Ever since she was five years old, Nicole Weider wanted to be a model. Her dreams became reality at age 16 when she moved to Hollywood, got an agent, and subsequently, a high-profile gig with Victoria’s Secret.
Meanwhile, Victoria Hearst, the granddaughter of media mogul William Randolph Hearst, had found what she thought was love in a string of bad relationships. She pursued the entertainment business too, realizing her lifelong dream of a career in acting, singing and dancing. She even had a stint on “General Hospital.”
Nicole and Victoria were two young women with big dreams. But when their dreams came true, they each realized that life in the spotlight wasn’t all it was cracked up to be.
“At first, it was really fun and glamorous,” shares Nicole. “Here I was on set with some of the top supermodels in the world, but I felt really objectified; I just felt like a piece of meat.”
Nicole’s rising career soon led to an opportunity to shoot for Maxim magazine. “It was really embarrassing,” Nicole confides of the resulting photos. “Instead of being happy, I felt ashamed. The pictures were on the website... for years. I realized how negative it is to be sexualized in pictures and that it really doesn’t bring fulfillment.”
After becoming a Christian, Nicole decided to use her past as a catalyst for the future. “I want to use some of my experience, what I went through, and how it made me feel, to help girls not make the same mistakes,” she says.
Victoria had the same desire, but it wasn’t until she ended a bad relationship that she was free to pursue what she felt was God's calling.
“I tell women I got saved because of a bad boyfriend,” she confesses. “I was living with a guy, thinking it was fine... thinking a lot of things the world said were fine. My boyfriend made me so miserable that I got saved. As I like to say, ‘A bad man will drive you to Jesus faster than just about anything else.’”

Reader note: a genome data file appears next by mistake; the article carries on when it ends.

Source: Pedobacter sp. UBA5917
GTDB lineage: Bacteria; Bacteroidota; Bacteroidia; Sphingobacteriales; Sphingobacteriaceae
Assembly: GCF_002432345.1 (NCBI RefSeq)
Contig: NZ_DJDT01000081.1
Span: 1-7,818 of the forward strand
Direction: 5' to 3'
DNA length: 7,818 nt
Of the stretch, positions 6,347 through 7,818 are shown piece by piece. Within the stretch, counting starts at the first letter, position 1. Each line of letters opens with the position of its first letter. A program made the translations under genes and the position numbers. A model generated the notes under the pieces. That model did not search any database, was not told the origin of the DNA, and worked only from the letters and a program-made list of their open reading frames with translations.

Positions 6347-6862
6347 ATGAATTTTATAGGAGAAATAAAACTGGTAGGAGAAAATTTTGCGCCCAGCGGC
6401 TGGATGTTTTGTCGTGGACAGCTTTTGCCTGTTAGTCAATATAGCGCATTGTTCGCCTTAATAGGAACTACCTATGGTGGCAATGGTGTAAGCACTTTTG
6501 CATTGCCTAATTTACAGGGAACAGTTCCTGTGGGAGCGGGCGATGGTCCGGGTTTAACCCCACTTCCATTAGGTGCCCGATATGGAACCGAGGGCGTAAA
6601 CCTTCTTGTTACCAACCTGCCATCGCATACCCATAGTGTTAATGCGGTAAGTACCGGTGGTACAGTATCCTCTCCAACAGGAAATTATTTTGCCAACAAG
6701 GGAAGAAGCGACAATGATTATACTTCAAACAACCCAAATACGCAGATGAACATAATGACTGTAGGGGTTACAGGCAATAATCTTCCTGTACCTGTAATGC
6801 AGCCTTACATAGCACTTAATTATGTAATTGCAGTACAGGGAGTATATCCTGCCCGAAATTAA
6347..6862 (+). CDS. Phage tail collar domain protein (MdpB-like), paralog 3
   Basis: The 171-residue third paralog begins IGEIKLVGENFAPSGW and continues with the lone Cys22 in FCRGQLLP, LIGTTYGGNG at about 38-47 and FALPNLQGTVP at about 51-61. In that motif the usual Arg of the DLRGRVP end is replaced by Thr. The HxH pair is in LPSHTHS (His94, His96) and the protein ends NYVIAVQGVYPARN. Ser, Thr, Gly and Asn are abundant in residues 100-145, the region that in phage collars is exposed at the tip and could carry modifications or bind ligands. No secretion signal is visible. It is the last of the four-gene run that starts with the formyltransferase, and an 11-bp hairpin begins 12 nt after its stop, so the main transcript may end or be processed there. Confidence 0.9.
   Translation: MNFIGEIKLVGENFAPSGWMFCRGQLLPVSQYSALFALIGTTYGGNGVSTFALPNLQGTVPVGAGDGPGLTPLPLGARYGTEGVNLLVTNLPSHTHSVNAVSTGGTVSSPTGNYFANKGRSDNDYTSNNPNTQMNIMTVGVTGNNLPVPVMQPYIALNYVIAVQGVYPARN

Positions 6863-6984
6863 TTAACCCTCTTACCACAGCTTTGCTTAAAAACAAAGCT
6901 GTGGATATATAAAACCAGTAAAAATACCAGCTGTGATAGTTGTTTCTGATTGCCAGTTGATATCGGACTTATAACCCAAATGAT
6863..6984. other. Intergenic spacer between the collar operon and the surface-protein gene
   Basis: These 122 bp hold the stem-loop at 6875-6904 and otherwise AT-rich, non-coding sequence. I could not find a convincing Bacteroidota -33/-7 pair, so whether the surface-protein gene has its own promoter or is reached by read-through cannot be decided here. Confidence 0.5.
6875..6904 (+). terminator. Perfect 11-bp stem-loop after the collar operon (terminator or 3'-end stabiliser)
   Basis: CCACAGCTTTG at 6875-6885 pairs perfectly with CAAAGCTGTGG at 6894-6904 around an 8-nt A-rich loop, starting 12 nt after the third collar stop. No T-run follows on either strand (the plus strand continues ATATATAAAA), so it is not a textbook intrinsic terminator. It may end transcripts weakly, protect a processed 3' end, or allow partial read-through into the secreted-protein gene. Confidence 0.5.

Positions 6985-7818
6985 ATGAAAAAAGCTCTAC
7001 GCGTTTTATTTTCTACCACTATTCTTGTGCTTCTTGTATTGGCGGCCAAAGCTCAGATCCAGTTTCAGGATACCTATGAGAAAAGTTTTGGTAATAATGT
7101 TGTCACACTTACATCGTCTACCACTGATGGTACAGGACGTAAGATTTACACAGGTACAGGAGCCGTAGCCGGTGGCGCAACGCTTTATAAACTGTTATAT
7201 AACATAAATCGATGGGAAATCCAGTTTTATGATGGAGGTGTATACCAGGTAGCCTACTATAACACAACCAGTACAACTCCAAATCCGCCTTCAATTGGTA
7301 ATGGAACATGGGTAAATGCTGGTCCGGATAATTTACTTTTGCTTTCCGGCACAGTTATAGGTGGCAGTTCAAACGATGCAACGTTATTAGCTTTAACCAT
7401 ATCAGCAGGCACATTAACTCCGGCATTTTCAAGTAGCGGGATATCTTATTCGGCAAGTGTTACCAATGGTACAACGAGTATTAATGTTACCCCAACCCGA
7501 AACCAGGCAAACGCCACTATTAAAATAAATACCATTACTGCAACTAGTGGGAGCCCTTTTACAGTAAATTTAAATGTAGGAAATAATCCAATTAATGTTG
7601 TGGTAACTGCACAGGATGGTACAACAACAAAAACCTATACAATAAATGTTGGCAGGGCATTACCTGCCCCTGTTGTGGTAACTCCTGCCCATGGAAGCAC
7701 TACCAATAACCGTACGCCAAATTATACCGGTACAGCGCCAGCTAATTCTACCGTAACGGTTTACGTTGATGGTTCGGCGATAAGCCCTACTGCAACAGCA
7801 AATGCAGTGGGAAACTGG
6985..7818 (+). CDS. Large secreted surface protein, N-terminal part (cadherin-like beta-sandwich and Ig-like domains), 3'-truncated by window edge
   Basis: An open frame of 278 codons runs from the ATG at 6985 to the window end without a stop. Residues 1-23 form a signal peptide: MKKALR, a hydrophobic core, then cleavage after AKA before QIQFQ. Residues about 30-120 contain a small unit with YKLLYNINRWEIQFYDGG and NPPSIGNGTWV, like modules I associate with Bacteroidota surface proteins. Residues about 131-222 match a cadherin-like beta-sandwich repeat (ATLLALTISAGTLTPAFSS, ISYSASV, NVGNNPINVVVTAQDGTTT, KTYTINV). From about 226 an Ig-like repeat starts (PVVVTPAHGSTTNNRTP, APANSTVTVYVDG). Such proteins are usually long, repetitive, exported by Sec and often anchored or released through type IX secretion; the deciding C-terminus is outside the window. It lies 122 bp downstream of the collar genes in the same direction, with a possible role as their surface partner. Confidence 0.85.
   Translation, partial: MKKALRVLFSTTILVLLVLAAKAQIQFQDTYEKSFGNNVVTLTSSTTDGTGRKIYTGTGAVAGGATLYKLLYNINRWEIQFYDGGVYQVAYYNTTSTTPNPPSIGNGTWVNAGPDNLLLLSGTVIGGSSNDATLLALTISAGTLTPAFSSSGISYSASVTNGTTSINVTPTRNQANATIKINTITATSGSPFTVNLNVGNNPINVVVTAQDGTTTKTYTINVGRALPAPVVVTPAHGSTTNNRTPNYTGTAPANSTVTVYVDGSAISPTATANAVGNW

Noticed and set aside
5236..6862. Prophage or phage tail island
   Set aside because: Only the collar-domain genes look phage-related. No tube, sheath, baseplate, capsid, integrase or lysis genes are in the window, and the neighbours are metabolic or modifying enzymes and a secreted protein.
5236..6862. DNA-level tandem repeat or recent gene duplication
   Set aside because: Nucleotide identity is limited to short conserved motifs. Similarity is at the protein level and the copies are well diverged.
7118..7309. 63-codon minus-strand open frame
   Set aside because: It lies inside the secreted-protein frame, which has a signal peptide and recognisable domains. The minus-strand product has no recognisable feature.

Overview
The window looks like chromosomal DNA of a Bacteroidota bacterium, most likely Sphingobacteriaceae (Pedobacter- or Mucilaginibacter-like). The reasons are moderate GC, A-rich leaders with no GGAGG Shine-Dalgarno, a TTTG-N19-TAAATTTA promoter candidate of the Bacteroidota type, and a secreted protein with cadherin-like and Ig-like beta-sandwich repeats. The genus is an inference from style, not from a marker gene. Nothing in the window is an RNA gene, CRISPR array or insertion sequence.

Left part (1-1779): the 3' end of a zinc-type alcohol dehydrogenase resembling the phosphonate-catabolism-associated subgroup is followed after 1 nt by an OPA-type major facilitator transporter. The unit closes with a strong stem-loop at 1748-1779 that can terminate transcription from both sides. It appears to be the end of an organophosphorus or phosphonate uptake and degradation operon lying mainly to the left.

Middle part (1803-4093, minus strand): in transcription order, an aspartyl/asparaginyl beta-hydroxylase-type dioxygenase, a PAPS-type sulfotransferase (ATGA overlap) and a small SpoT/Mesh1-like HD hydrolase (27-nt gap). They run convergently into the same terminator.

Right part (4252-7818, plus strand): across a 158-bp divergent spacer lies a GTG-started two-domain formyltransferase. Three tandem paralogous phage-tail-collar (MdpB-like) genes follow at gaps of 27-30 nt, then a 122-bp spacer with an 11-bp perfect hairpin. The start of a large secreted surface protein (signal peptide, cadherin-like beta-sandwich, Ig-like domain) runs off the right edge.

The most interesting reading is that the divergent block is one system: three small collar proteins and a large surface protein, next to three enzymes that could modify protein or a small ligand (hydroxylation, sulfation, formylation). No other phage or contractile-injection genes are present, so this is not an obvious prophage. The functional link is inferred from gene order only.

Two Women On a Mission
Having tasted the counterfeit satisfaction of Hollywood and coming out stronger on the other side, Victoria and Nicole had a lot in common. But their paths didn't intersect until Victoria stumbled across an interview on the “700 Club” with a beautiful young model questioning the content of one of the Hearst family’s magazines – Cosmopolitan.
Disturbed by the adult content Cosmo is marketing to young girls, Nicole started an online anti-Cosmo petition in an effort to spur the FTC to take action against the Hearst Corporation. The campaign to put the magazine in non-transparent wrappers and stop selling it to minors quickly caught the attention of media, which gave her a platform to share her story with the likes of CNN, Fox News and others.
Nicole's bravery inspired Victoria, who despite her family connection, had tried without success to challenge Cosmo’s content in the past. With the FTC involved her passion was renewed; she contacted Nicole to see how they could band together. “I am fully on board with her,” Victoria affirms. “I am a member of this family, and I am offended and disgusted. We’re hurting women. That’s my name on that magazine, and God has brought this issue to be dealt with.”
Ironically, Cosmopolitan began as a family magazine when it was first published in 1886. It then became a literary magazine and eventually a women’s magazine in the late ’60s. “It was still [a magazine about] fashion, parties and city life. It was classy,” Victoria explains. “But its sales were dropping off, and unfortunately, the Hearst Corporation thought it would be a great idea to revitalize the magazine. [They] took a women’s magazine that was perfectly fine and turned it into a sex rag.”
Today, Cosmo is read by an estimated five million girls under the age of 18. With recent use of brighter colors, less text on a page, and with much younger celebrities such as Dakota Fanning and The Disney Channel's Selena Gomez gracing the cover, it would appear Cosmo is attempting to grow that number.
Instead of rallying to shut the magazine down, Nicole and Victoria are joining forces to keep it aimed at a more mature demographic and away from impressionable teens. “We’re not telling you to stop writing what you’re writing,” clarifies Victoria. “What we’re asking you to do is have a moral compass, put it in a plastic wrapper and make sure it is only sold to people 18 or older.”